Tuesday, May 16, 2006


There was a story a couple of days ago that the President's wife doesn't believe the bad polling numbers related to her husband. She says she travels the country and people she meets are more supportive than polling suggests.

It's easy to mock misperception and provide a basic lesson in statistics. I won't do that here. Laura Bush is a smart woman. She knows the difference between random number polling and self-selected comments from individuals she meets. What did strike me, however, is that she is doing what every manager should to understand relationships between key audiences and leadership. She's getting to the field and seeing for herself. Even if people she meets are polite to her and hostile to her husband, she is gaining a sense of what is actually occurring.

There is too much reliance on polling as a substitute for human experience. This is an old lesson proven decades ago by Harry Truman in his whistle-stop campaign. Everyone knew Harry had lost the election except Harry who went to bed election eve confident he had won -- and awoke the winner.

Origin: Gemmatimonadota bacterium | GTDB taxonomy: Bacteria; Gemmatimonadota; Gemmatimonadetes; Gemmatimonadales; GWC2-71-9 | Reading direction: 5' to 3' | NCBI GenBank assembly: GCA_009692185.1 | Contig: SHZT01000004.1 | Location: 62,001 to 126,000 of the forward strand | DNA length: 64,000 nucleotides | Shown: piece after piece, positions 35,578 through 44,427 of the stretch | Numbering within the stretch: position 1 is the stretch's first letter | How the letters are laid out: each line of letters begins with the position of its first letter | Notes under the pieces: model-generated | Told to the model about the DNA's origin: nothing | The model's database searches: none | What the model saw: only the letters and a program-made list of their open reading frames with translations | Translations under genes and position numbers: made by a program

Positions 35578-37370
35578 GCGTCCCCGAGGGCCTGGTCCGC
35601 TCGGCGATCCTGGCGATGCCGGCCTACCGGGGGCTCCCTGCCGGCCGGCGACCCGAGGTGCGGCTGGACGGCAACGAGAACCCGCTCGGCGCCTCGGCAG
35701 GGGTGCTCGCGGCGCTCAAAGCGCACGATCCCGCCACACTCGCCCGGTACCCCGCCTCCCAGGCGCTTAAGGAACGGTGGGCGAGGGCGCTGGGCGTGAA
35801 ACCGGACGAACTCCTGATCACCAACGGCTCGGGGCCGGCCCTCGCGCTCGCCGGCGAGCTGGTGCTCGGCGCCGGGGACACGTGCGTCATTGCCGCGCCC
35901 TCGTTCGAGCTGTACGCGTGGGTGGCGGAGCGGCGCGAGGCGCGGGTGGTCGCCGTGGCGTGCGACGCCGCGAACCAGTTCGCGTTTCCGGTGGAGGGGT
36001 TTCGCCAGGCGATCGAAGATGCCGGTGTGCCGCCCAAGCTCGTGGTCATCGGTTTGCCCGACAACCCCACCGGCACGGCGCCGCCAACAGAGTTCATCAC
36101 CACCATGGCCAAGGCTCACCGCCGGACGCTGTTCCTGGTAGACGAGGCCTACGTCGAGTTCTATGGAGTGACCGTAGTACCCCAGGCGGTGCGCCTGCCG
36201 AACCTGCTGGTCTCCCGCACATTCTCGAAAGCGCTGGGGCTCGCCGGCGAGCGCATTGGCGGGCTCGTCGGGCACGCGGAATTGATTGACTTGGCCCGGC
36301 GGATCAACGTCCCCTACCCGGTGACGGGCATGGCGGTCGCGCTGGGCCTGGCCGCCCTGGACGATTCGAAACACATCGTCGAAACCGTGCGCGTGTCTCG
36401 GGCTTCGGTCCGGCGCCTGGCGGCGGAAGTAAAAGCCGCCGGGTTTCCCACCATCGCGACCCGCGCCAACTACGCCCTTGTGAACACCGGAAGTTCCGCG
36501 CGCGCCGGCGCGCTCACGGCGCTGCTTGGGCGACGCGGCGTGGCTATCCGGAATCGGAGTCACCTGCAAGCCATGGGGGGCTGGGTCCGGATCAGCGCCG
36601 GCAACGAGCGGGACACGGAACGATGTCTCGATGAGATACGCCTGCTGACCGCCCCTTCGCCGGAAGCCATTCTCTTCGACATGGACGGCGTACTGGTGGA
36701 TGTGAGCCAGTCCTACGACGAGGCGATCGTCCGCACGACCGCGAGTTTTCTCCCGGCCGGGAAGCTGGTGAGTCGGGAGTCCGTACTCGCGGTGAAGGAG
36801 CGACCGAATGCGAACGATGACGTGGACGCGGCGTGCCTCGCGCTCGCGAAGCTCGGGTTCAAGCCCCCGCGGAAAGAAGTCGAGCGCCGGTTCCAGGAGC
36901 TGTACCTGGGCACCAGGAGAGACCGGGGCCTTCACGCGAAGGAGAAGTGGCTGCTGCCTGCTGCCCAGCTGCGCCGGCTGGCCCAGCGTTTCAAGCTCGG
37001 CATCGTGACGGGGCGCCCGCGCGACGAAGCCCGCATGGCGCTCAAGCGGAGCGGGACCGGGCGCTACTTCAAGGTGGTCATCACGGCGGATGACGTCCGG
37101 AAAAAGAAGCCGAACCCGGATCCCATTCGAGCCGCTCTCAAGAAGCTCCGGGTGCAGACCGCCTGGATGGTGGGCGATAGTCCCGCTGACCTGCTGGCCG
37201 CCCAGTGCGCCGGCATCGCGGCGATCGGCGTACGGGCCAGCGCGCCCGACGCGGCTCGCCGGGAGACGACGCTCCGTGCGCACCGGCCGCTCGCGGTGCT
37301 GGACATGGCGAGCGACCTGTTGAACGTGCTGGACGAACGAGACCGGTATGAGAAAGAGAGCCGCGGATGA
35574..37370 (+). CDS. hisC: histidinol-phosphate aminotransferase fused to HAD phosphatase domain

One of the hoary management tenets is that the best leadership device is a good pair of shoes. Constant visitation to the field is the only way one escapes tyranny of numbers that look good or bad but may not tell anything close to a truth. Great executives rely on numbers and manage by numbers but constantly check numbers against reality. They understand numbers cannot replace relationships even though one must decide by them.

It's easy in PR to manage by metrics and miss the relationships for which PR is responsible. The higher one rises in PR, the more important it is to remain in touch with employees, customers, vendors and other audiences important to the company. Get out of the office regularly.


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